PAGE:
- Highly attractive, water-resistant body
- One of the best cameras on an Android phone
- Excellent battery life
- Large and heavy
- Underwhelming viewing angles
- Tiny camera key
The Xperia Z3 is attractive and powerful, with top-tier battery life, clever integration with the PS4, and a waterproof build that makes it almost as practical as it is pretty. Its rather hefty size and slightly shallow viewing angles hold it down to some extent, but all in all, this is Sony's best showing yet.
Sony produces flagship smartphones at such a blistering pace that there are rarely any significant improvements made between models. However, while its new Xperia Z3 arrives only 6 months after the Z2, the upgrades this time around are easily apparent. Sony has amended many of its last flagship’s flaws, leading to a phone that deserves to be recognized right alongside top Android efforts from HTC, LG, or Samsung.
The Xperia Z3 maintains the line’s most recognizable feature with its IP68-certified, dustproof and water-resistant build. Its exceptional glass-heavy design is back, as are a strong camera and truly long-lasting battery. While some familiar issues remain, they feel less pronounced than before. Let’s take a deeper look.
Build and Design
At first glance, the Xperia Z3 is almost identical to the series’ previous models, but a serious turnaround in the design structure is evident once you pick it up. More specifically, the phone’s formerly sharp edges have been rounded, and are now made of metal, not plastic. (Intentional or not, it’s very much like the newest iPhones in that way.)
These contribute to the phone’s slim dimensions, making it feel better in the hand than Xperia Z, Z1, or Z2 did. Now with a glass coating on its back as well as its front, the Z3 immediately creates premium feeling when held in the hand. The smooth transition from this glass to the metal border that surrounds it is particularly impressive, as it almost seems nonexistent. Compared to the Xperia Z2, the left and right bezels have also been slimmed down.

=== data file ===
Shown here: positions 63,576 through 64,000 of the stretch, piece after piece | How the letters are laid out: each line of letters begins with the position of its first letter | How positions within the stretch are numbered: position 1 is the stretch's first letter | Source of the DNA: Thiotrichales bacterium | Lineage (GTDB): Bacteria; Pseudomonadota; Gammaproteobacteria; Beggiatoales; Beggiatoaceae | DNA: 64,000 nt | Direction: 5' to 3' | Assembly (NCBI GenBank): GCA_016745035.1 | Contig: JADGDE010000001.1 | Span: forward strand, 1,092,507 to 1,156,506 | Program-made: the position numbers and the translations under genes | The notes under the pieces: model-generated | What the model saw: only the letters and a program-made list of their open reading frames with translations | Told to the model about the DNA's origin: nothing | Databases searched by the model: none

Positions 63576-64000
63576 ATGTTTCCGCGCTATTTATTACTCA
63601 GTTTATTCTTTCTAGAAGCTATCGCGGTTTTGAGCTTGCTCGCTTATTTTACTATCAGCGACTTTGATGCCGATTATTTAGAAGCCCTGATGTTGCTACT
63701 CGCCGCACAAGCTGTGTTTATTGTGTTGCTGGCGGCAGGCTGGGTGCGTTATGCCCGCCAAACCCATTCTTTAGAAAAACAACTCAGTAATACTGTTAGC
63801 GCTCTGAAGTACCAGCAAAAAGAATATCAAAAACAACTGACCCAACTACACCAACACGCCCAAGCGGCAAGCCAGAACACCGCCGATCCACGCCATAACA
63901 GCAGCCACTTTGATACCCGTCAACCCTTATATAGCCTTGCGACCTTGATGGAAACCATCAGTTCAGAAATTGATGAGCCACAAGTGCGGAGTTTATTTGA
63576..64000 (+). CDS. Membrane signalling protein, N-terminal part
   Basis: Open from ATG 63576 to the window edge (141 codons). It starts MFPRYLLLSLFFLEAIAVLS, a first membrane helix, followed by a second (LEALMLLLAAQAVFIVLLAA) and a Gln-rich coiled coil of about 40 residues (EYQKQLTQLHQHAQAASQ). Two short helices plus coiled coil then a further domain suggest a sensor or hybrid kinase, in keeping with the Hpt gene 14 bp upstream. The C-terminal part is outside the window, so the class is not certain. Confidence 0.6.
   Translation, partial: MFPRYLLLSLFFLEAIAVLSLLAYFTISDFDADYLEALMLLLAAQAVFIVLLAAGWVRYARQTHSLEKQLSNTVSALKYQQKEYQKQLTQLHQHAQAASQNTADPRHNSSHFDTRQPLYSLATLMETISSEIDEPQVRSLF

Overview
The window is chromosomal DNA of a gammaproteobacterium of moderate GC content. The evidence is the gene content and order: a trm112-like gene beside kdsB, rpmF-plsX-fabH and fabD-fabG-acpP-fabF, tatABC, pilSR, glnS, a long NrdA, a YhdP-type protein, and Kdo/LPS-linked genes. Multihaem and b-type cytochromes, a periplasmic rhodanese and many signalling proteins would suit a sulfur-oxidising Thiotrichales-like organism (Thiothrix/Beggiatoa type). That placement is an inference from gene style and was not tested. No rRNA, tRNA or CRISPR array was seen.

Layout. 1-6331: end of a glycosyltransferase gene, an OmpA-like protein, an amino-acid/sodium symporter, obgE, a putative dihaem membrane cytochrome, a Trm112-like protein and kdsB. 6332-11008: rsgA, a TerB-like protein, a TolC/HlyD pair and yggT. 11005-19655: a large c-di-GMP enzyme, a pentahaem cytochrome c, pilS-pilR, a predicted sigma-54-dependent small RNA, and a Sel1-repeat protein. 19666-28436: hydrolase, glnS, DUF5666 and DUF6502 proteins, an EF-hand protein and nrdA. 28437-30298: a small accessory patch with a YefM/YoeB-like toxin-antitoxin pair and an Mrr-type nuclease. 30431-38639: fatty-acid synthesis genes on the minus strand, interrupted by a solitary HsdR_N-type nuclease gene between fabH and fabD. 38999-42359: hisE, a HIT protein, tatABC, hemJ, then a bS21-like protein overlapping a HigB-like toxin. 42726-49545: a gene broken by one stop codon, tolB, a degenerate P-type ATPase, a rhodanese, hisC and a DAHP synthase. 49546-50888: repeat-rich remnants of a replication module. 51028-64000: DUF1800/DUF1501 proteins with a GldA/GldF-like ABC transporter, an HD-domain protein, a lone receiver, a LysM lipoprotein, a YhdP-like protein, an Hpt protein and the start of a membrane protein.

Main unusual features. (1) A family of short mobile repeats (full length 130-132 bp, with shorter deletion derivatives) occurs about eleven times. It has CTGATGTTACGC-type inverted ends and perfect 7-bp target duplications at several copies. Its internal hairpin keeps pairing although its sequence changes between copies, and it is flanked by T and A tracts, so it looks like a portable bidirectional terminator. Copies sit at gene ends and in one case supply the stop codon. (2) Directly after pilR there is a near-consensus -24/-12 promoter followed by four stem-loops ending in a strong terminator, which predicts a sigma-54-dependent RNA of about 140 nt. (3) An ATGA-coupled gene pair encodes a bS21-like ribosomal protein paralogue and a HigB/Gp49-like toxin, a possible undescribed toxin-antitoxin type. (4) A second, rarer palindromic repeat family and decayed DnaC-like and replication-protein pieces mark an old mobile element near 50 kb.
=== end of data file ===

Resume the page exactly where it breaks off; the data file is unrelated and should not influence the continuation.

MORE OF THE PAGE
Still, using such a great amount of glass adds some heft, with the Xperia Z3 weighing in at 152 grams (0.33 lbs.). Similarly, its dimensions, 146 x 72 x 7.3 mm (5.75 x 2.83 x 0.29 in), make it a little bit taller than the average 5.2-inch smartphone. That said, the improved ergonomics relative to the Z2 make the large, slightly heavy body feel almost irrelevant in practice.
The usual set of sensors is located on the front, above the display, along with the Sony logo, an LED notification light, and a 2.2-megapixel front camera. Two stereo speakers are placed above and under the screen. The smooth back includes the expected logos, and 20.7-megapixel camera lens with LED flash.
The phone’s right side includes covered microSIM and microSD card slots, as well as the power key, volume rocker, and a dedicated camera activation button, which doubles as a shooting button. That key is quite tiny and shallow, but it fires up the camera app almost instantly, and its integration does allow you a capture photos underwater, if that’s something you’re into
The left side holds the microUSB hub, also protected with a cover, the docking connector, and a lanyard connector, even though it’s impossible to imagine someone would want to hang such a massive phone on their person.
The upper side includes a 3.5 mm audio jack. Despite being coverless, it’s also waterproof. It holds a secondary microphone intended for ambient noise reduction during phone calls or recording videos. The lower side is totally barren.
The Xperia Z3’s bright and vivid display is its most significant improvement over the Z2. The 5.2-inch, 1080p IPS LCD panel uses what Sony calls Live Color LED technology, which is said to combine red and green phosphorous with blue LEDs to achieve greater brightness without increasing power consumption. Given the device’s top-notch battery life, this seems to work as advertised. The brightness is the big selling point here, but the display’s excellent contrast ratios also stand as a marked upgrade from Xperias past.
Still, viewing angles leave a bit to be desired, as colors noticeably fade when viewed from the side. Luckily, none of that cripples the panel in direct sunlight — colors are weaker in that instance, but the whole thing is still more than visible outdoors.
As far as sharpness goes, this display is just as crisp as any other 1080p flagships on the market. With a pixel density of about 424 ppi, it’s impossible to single out individual pixels with the naked eye. The QHD resolution of other big-screen devices like the LG G3 wouldn’t have made much of a difference to the ordinary viewer here, and it likely would’ve drained the battery faster to boot.